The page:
BetterPhoto Q&A
Category: New Questions

Photography Question 
Jeanie Gist
 

Should I upgrade to a Canon DSLR


 
 
Hello! I'm thrilled to have found this website and am hopeful that someone can help me with my digital camera dilemma. I currently own a Canon PowerShot S2 IS but have not yet been able to figure out how to take GOOD pics of my varsity football player during his games. I'm just now experimenting with some of the manual settings and last night tried changing the ISO to 400. Since the game was at night, the higher ISO did help lighten the night-time pics, however the "action shots" are still blury. When on auto mode, I have the settings on 2048 X 1536 (M1), have the image stabilizer on, and used a tripod but still get sub-standard pics using the optical zoom. My pics are posted on my personal blog (don't know if it's okay to post that URL here or not) for those who are interested in viewing. I also have the same problem during daytime games, so I don't think the lighting situation is the problem. The pics are just way too grainy for my liking so my question is, is it possible for me to get good action shots using the manual settings (that perhaps I just haven't discovered yet) on the S2 IS or should I consider upgrading to the Canon Rebel DSLR? Also, if I do upgrade, how difficult will it be for a novice to learn the functions so that I can get the shots I want? I've spent quite a bit of time reading the reviews on this website and on other websites, but I'm still not sure what to do. Most reviewers tends to really like the S2 IS, and for still shots, it does a good job.... I'm just not sure it's the right camera for my action sports shots. Also, if I do upgrade to the Rebel, will I be able to get good shots from the stands or will I have to stand on the sidelines to get good shots? I'm looking for something that I can zoom in from the stands (which is why I went for the S2 IS with a 12X optical zoom). I have no experience with using lenses, manual focus, shutter speed settings, etc. although if it won't take me all football season to learn how to work them, I'm willing to try. Any help or suggestions are greatly appreciated.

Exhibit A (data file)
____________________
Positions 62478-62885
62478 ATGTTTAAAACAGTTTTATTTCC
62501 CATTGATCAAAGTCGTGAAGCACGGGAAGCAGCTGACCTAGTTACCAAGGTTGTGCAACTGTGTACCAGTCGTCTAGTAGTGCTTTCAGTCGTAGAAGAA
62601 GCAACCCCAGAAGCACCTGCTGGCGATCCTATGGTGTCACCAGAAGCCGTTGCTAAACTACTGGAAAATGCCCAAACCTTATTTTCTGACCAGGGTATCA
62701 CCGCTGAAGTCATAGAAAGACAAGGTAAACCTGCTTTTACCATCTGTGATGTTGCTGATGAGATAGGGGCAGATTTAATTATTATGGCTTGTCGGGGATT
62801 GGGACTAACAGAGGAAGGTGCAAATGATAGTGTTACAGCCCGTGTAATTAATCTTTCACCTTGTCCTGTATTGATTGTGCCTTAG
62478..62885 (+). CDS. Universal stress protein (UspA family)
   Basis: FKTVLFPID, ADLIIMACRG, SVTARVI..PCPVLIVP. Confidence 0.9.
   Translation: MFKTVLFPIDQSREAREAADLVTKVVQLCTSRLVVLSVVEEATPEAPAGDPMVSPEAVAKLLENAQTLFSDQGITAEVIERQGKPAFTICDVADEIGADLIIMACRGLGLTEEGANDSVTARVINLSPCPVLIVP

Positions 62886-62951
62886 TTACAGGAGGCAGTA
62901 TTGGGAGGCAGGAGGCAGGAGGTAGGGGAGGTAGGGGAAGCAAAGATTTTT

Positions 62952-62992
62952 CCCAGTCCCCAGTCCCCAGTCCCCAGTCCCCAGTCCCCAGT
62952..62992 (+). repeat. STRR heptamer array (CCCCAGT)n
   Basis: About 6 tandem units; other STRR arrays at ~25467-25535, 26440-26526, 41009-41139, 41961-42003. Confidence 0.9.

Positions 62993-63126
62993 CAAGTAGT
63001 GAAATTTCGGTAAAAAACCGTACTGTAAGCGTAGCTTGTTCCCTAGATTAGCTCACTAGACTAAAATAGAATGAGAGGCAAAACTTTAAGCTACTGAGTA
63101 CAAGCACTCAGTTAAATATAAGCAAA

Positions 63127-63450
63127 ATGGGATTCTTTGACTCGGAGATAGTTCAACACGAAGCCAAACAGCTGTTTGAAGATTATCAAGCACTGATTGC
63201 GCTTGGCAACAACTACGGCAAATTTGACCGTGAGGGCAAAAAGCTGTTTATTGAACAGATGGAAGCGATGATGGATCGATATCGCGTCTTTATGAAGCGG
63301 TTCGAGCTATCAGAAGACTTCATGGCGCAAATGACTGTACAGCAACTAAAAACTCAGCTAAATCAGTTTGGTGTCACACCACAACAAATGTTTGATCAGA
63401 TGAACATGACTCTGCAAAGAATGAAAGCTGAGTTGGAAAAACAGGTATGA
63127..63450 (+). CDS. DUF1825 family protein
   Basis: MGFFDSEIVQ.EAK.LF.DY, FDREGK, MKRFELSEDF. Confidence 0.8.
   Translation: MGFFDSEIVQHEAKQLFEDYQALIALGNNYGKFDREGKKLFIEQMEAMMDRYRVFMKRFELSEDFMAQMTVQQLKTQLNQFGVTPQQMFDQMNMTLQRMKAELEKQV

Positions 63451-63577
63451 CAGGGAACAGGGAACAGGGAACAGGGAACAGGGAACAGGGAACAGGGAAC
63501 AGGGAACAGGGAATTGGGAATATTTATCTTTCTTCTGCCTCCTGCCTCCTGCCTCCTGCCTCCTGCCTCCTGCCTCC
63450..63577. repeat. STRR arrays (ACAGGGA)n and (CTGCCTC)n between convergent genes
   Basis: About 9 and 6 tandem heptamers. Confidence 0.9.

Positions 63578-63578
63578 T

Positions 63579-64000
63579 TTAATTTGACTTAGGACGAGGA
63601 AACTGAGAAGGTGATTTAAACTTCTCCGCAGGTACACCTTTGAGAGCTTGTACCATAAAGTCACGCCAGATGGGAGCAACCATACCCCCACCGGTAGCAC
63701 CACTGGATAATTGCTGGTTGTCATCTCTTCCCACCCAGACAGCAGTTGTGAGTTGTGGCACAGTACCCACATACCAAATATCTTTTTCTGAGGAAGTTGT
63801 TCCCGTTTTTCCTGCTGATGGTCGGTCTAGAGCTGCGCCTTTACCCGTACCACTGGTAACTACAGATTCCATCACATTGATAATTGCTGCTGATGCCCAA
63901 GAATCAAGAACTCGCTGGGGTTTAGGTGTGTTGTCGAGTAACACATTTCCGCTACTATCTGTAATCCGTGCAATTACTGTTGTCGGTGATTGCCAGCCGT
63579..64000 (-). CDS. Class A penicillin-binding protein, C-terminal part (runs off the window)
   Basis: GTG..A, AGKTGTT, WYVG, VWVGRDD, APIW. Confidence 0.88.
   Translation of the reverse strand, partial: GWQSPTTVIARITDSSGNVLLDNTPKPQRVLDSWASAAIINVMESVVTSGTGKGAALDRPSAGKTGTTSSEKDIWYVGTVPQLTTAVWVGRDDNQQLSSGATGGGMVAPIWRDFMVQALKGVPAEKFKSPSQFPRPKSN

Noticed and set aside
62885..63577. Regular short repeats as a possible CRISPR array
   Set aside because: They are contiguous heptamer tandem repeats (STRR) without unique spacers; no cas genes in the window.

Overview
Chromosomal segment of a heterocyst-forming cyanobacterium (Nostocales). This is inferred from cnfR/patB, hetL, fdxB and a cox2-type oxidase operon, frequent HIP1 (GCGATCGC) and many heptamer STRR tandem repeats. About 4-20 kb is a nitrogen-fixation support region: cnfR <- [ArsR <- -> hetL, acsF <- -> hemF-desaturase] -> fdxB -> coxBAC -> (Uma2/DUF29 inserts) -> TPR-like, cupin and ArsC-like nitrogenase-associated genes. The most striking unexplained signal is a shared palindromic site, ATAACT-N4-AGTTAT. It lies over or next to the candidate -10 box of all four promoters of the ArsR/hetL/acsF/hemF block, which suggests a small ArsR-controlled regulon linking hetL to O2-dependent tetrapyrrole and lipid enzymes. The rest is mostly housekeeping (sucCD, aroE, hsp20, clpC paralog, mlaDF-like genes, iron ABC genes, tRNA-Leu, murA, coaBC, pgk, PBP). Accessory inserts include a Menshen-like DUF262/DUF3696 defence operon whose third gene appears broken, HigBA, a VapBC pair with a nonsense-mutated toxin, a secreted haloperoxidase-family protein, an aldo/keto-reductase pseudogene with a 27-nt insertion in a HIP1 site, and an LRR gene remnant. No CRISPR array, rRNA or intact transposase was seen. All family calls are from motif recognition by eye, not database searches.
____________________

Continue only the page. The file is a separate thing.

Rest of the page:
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9/16/2006 9:32:13 PM

 
A C
BetterPhoto Member Since: 12/6/2004
  I would practice more with the camera you have ... for now.

When I took a digital photography class last fall, some people mentioned that my pictures must have looked better because I had a digital slr. Not true! I just had more experience, that's all. As the class progressed, I saw some fantastic shots coming out of the Powershots. I think it is an excellent camera.

If you are intimidated by working in Manual, try Shutter priority. That'll help a bunch with what you need to capture. You need a fast enough shutter speed to stop the action, and you can adjust that in shutter priority. Look in your owners manual to find out how to use that.

I recommend buying a book about digital photography because there are oh so many factors when it comes to sports photography (Stop Action).

And yes, you can post the link to your blog. We'd love to see the pictures. It would REALLY help us help you if we could see 'em.


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9/16/2006 10:05:18 PM

 
ronda chatelle
BetterPhoto Member Since: 6/29/2004
  Jeanie-
Hello! I understand your frustration on shooting the action, nite shots. I am unfamiliar with the camera your using but know that the auto settings on the digital cameras are best used for snapshots in average daylight. After recently taking a course here on BP on how to use my own camera, I now understand that using the manual settings is essential. The DSLR cameras give you much more flexibility and control over the final outcome of your creative vision. After years of shooting live bands with minimal lighting and the no flash policy with my standard film camera I have found digital IS much different. You may consider enrolling in a course on this site that could help you understand the basics of exposure and lighting. The instructors are very knowledgeable and helpful. Based on your need to learn quickly, you may want to order Jim Miotke's book on digital
photography. It is the best book on digital that I have seen. Simple and informative. Also learning all the capabilities of the camera you have is essential. Like you, I thought if I just purchased a better camera that would solve the problem, but in order to acheive great photos you still have to know how and when to use all the different settings. You can also review the different cameras and compare features right here on BP. I could give you other suggestions but knowing what I do now I highly suggest buying the book or taking a course. You sound very passionate and driven to learn and by reviewing other members galleries you can also learn what settings the photographer used etc.. If the information is not available you can always contact the photographer directly and ask questions. Best of luck to you!